This One Will Do: Decision Fatigue

15.12.2017 |

Episode #9 of the course How cognitive biases are messing up your decisions by Abasi Latcham


Hi there! Let’s talk about decision fatigue.


What Is It?

Decision fatigue refers to the situation that occurs when you’ve made too many choices, so you either refuse to make more or make progressively poorer ones.

Making decisions involves evaluating costs and benefits, which is psychologically taxing. Over a period of decision making, your brain loses its ability to make comparisons and trade-offs, eventually leading to poor decisions or decision avoidance (The Economist echoes that this is a major problem for people living in poverty, because their resource constraints require them to make more choices than people living in affluence, which accelerates the onset of decision fatigue).

Decision fatigue is related to choice overload, where the brain has to decide between too many choices and just says, “Nope!

Decision fatigue is visible in the study of parole hearings. A group of Israeli judges were followed for ten months as they evaluated over 1,000 parole applications. A clear pattern emerged, which The Economist phrases nicely:

“At the start of the day, the judges granted around two-thirds of the applications before them. As the hours passed, that number fell sharply … eventually reaching zero. But clemency returned after each of two daily breaks, during which the judges retired for food. The approval rate shot back up to near its original value, before falling again as the day wore on.”

The researchers hypothesised that decision fatigue was the real culprit. Because the parole evaluations were difficult, as the day progressed, the judges started looking for easy answers, and the easy answer in many cases is to maintain the status quo (note that the researchers dismissed the hypothesis of blood-glucose levels being the primary determinant of the ruling).



We’ve all experienced decision fatigue at one time or another. Here are a few hand-picked examples.

End-of-the-week dinner: It’s almost the weekend, you’ve been making decisions left, right, and center, and now it’s dinnertime. You search the kitchen but you’ve only got mismatched ingredients. It’s too much work to figure out how to put them together into something edible. Pizza time.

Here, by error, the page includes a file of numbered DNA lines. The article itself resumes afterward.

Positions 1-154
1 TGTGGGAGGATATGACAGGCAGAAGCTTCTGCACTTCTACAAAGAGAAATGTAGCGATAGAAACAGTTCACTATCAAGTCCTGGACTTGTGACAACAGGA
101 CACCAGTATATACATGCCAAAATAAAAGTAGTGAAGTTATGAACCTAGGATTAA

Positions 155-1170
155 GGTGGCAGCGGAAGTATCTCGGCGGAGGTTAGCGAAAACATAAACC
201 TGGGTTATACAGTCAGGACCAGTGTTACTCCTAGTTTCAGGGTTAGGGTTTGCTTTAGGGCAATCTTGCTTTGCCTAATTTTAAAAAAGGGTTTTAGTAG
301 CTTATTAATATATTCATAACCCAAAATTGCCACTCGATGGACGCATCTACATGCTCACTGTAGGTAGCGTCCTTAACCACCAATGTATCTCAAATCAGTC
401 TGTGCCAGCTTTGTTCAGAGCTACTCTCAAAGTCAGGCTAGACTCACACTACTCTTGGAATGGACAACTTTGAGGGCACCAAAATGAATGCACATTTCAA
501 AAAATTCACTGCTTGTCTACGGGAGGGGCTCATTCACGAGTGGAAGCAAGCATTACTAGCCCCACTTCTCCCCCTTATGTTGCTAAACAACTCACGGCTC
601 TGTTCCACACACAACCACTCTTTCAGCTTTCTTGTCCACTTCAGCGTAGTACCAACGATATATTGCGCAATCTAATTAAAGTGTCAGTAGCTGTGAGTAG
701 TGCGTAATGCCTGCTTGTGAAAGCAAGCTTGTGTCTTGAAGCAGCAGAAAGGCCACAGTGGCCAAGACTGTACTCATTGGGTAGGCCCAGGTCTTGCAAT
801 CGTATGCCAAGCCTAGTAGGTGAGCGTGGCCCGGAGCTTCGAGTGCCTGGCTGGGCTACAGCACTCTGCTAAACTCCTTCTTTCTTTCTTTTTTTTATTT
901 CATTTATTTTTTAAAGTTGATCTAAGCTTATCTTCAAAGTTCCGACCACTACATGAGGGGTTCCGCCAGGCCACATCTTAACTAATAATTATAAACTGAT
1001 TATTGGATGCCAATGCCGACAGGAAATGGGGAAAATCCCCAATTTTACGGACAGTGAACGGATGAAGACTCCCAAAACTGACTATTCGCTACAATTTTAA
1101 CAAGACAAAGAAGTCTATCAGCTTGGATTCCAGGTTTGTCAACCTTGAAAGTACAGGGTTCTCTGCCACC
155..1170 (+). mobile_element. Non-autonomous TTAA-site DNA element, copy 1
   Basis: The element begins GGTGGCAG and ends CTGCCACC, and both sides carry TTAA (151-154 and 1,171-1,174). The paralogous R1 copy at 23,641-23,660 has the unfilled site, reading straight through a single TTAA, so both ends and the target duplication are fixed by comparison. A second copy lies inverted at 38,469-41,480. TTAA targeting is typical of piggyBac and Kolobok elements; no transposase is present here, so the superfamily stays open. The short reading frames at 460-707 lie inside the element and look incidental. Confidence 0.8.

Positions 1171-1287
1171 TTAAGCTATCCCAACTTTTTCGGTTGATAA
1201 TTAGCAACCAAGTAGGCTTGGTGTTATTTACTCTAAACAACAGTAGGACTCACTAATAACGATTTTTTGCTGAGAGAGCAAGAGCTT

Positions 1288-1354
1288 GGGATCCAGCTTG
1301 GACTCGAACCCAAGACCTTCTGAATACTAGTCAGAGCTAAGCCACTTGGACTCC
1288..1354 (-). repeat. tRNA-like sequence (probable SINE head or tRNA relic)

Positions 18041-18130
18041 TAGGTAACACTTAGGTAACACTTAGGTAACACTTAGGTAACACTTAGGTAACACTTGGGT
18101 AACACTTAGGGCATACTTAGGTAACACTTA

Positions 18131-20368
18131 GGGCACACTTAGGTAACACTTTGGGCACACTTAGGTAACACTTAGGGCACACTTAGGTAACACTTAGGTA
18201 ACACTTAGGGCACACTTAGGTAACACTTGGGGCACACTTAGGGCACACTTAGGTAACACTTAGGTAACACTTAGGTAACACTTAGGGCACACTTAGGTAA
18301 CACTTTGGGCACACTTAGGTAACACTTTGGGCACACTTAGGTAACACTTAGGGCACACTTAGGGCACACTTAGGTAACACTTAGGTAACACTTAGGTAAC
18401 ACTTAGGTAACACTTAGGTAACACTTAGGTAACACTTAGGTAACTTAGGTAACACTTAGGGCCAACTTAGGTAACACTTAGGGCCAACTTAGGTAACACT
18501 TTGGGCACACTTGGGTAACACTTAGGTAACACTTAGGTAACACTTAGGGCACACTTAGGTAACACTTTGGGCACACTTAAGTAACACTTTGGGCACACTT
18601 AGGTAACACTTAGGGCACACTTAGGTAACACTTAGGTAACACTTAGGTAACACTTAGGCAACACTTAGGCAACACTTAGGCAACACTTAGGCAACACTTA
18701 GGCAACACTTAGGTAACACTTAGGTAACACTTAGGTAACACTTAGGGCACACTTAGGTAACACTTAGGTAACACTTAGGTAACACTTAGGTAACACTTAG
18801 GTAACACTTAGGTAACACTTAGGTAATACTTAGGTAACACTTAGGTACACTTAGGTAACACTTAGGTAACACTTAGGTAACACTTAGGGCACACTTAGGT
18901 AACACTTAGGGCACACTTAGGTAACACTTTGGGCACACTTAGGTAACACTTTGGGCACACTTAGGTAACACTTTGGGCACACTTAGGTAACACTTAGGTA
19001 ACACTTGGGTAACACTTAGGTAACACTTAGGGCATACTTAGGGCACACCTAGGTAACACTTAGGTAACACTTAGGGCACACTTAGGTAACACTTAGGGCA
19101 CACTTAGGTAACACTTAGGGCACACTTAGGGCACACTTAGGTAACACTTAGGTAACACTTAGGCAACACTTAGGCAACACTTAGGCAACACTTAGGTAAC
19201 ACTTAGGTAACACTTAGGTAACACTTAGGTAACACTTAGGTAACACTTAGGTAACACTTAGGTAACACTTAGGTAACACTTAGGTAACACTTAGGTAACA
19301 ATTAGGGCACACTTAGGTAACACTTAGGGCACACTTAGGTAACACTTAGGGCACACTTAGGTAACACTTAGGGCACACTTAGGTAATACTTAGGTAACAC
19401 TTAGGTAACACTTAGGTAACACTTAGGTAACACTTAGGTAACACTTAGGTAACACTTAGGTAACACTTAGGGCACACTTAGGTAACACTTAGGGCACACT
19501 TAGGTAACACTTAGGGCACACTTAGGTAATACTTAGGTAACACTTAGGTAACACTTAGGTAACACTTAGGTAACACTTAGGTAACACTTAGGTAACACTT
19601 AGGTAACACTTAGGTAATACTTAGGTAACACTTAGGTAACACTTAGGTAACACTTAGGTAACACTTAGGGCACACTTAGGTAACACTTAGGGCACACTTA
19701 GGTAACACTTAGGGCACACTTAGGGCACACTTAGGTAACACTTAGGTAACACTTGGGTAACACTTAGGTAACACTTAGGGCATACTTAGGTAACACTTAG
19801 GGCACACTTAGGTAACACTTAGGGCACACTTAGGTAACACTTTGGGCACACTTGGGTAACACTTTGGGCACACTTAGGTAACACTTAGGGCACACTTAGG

Steve Jobs’s wardrobe: Steve Jobs (and others) wore the same outfit every day so he could eliminate one decision from his life. This meant he had more fuel in his tank for the more important decisions.

Supermarket layout: The first thing in every supermarket is the fresh fruit and vegetable section. You’ve got the maximum decision energy at this point, so you make wise choices. But by the time you reach the junk food aisles (or worse, the chocolates next to the checkout), decision fatigue has set in, so you put a couple in your cart.

Traveling: Going to new places is fun and exciting, but without a routine, you have to decide every step of every day. Soon, you’re looking for someone to take the lead so you can just follow them around.



There are a few ways to circumvent decision fatigue. One option is to make your important decisions earlier in the day, before you use up your resources. Similarly, don’t make important decisions on an empty stomach. Taking a break and eating will help stave off decision fatigue.

Another option is to try to eliminate unnecessary decisions. Apply Steve Jobs’s wardrobe technique, and make a weekly meal plan or even a simple shopping list. Apply the Pareto principle, also known as the 80/20 rule, by asking, “What 20% of decisions are occupying 80% of my time?” Make these decisions in advance to have considered status quo, so if decision fatigue does set in, you are prepared.

Tomorrow, we will put the peak-end rule into practice and cover the Dunning-Kruger effect.


Recommended reading

More Isn’t Always Better


Recommended books

The Paradox of Choice: Why More Is Less by Barry Schwartz

Scarcity: Why Having Too Little Means So Much by Sendhil Mullainathan and Eldar Shafir


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